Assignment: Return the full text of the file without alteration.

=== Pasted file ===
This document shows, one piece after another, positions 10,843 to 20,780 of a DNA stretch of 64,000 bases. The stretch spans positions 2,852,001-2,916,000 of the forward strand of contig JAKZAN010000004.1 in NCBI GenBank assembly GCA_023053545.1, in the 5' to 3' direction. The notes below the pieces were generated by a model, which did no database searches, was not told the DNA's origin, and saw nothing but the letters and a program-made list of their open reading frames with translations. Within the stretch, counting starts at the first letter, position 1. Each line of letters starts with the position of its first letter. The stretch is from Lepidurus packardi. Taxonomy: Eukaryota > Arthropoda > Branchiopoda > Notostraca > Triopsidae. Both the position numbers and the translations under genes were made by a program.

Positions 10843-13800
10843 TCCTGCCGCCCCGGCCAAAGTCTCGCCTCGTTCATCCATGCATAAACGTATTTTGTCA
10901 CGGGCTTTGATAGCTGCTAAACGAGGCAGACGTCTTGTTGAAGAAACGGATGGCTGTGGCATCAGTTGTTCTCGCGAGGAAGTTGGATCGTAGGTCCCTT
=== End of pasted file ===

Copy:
This document shows, one piece after another, positions 10,843 to 20,780 of a DNA stretch of 64,000 bases. The stretch spans positions 2,852,001-2,916,000 of the forward strand of contig JAKZAN010000004.1 in NCBI GenBank assembly GCA_023053545.1, in the 5' to 3' direction. The notes below the pieces were generated by a model, which did no database searches, was not told the DNA's origin, and saw nothing but the letters and a program-made list of their open reading frames with translations. Within the stretch, counting starts at the first letter, position 1. Each line of letters starts with the position of its first letter. The stretch is from Lepidurus packardi. Taxonomy: Eukaryota > Arthropoda > Branchiopoda > Notostraca > Triopsidae. Both the position numbers and the translations under genes were made by a program.

Positions 10843-13800
10843 TCCTGCCGCCCCGGCCAAAGTCTCGCCTCGTTCATCCATGCATAAACGTATTTTGTCA
10901 CGGGCTTTGATAGCTGCTAAACGAGGCAGACGTCTTGTTGAAGAAACGGATGGCTGTGGCATCAGTTGTTCTCGCGAGGAAGTTGGATCGTAGGTCCCTT